The sun doesn’t set in Silver City. It pulls a curtain across the mountains as it moves.
At 6,000 feet, the ghost town sits in a bowl surrounded by 8,000 ft. mountains. The darkness settles on the western face first, then drifts across the valley floor, as though it didn’t want the day to end. Moving like a miner at the end of his shift underground, the shadow makes its way up the eastern face before merging in secrecy with the night.
The stars announce their presence in bursts of constellations and galaxies that can’t be seen by city dwellers. The town that thrived before Idaho became a state doesn’t have light pollution.
Silver City is one of the few mining towns that didn’t explode in flames or evaporate into 21st-century consumerism. Visiting Silver City is going back into history only to find history isn’t decades old, but rather still around us every moment.
I was in western Idaho shooting a couple gigs for some clients when one asked me if I wanted to see a real, genuine, old-fashioned ghost town. I couldn’t help but think, what other kind of ghost town is there if it’s not “…genuine” and “old-fashioned.”
Jumping into their beat-up jeep with the olive paint held together by brown rust spots, we moved along the road watching the animals fight for space with passing tumbleweeds. Leaving the modern world behind us, we turned left and didn’t stop until we landed in the past, 25 miles later and a 125 years ago.
Silver City once had over 20,000 people living inside its sprawling lots and acreage. Over 1000 mines honeycombed the peaks while eight saloons kept the miners thirst away and three brothels kept them happy. A general store was the entry for nourishment and provisions. Even a hospital existed.
Today, there are still 75 structures left. Built between the 1860s and early 1900s, today they stand vacant and solitary as though waiting for flickers of former residents to come back home.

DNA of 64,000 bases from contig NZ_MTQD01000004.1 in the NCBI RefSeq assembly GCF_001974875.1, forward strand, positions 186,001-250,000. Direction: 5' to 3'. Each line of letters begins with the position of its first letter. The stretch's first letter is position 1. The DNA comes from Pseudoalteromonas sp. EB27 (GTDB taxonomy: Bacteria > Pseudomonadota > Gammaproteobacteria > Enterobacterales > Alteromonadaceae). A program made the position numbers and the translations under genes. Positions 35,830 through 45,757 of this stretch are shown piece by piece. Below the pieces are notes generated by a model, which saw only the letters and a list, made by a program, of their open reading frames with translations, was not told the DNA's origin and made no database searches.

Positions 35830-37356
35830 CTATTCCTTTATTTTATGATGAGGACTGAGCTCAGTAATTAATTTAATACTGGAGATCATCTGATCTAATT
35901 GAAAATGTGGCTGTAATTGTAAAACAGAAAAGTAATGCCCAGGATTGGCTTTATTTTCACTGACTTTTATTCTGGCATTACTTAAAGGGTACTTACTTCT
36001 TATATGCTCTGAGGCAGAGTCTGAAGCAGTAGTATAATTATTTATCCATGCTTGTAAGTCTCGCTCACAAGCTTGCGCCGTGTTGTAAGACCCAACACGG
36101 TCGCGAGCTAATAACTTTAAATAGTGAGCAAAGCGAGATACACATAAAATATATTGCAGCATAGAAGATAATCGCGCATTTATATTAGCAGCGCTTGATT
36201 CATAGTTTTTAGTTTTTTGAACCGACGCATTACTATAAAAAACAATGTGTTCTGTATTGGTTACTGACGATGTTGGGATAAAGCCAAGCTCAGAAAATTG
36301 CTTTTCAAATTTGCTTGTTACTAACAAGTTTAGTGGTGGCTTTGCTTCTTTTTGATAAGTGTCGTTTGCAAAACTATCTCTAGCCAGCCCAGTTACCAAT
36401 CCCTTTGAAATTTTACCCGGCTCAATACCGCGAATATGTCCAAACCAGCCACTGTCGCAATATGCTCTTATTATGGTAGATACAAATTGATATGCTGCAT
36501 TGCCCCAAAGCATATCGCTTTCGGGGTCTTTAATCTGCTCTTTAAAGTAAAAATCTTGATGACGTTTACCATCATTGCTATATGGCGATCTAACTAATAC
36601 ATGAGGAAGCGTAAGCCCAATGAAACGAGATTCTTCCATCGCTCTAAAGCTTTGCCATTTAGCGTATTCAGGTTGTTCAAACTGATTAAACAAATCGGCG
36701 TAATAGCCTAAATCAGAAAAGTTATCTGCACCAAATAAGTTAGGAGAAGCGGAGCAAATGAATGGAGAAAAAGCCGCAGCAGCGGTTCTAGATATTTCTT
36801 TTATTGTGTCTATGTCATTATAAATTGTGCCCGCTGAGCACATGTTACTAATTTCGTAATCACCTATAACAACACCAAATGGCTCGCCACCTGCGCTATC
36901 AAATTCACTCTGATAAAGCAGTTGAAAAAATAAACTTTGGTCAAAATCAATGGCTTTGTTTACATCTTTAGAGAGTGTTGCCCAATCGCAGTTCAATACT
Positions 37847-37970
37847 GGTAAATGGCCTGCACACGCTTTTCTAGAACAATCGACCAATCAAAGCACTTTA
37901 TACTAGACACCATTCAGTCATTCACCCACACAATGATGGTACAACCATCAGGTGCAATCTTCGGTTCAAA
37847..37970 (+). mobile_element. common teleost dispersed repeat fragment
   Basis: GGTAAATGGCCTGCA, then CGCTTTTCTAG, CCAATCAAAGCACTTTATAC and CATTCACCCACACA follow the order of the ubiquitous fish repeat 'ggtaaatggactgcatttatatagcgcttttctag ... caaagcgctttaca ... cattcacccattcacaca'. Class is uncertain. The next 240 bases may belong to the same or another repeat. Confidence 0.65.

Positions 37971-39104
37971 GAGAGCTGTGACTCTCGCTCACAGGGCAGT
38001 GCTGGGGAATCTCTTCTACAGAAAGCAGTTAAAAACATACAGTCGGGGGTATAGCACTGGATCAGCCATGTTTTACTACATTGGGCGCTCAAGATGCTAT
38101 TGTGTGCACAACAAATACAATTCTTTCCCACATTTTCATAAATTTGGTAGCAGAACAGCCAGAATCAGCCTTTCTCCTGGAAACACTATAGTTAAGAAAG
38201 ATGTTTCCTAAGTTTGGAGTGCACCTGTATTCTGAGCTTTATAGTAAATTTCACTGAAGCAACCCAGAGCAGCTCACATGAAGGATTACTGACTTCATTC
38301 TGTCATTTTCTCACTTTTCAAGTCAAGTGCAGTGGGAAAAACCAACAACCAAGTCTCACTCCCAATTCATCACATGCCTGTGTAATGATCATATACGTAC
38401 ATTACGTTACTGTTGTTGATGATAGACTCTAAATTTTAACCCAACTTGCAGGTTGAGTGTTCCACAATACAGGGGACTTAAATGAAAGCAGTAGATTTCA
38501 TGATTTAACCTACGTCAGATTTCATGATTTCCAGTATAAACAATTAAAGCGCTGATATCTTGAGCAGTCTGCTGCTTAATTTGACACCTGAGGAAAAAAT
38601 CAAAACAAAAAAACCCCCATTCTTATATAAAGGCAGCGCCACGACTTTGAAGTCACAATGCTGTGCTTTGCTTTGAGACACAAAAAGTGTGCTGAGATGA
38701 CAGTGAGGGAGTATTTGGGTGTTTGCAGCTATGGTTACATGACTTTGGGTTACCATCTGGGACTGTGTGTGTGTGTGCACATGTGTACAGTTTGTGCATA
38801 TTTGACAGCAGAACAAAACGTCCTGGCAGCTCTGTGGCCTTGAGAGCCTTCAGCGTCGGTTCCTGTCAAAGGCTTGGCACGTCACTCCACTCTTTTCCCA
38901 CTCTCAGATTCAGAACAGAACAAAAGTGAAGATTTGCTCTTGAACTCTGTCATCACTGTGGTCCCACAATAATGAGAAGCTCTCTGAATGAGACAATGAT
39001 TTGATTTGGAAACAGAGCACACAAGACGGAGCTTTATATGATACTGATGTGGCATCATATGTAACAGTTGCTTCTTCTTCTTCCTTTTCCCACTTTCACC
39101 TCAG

When Silver City was relishing its zenith, the metropolis had a baker ‘s dozen of streets, seventy-five businesses, three-hundred homes and a population of about 2,500.
Some of the country’s major stage lines operated in the area and in 1874, Silver City had the first telegraph and daily newspaper in the territory. Telephones were in use by 1880 and the town was “electrified” in the 1890s.
If you look carefully, you can discover four distinct burial areas despite nature’s voracious struggle to reclaim them.
Being a child of the 50s and 60s, I felt as I might see Gene Autry tie up his horse at the old hotel that hasn’t changed in 100 years and maybe Tom Mix coming out of the tavern after killing his thirst — with a sarsaparilla of course. No beer or whiskey for my childhood champions.
The streets were sandy. Just as they should be in the shades of recall. The saloon doors rocked solemnly in the stiff evening gust and the church on the hilltop, Boothill, was the only building that made the evolution from cowboy movie into the 21st century.
Silver City lies 70 miles southwest of Boise in the Owyhee Mountains. Take Highway 78 out of Murphy and turn on Highway 95 near Sheaville, at the Silver City turnoff. The town is only accessible by car from about Memorial Day until the end of October. The rest of the year, a snowmobile is needed.
Jerry Nelson is an American freelance-photojournalist. He turns his pen and camera on social justice issues globally. When he’s not traveling, he lives in Buenos Aires with his Argentina wife, Ale, and their cat Tommy. Contact Jerry today at firstname.lastname@example.org and follow him on Twitter (@Journey_America)
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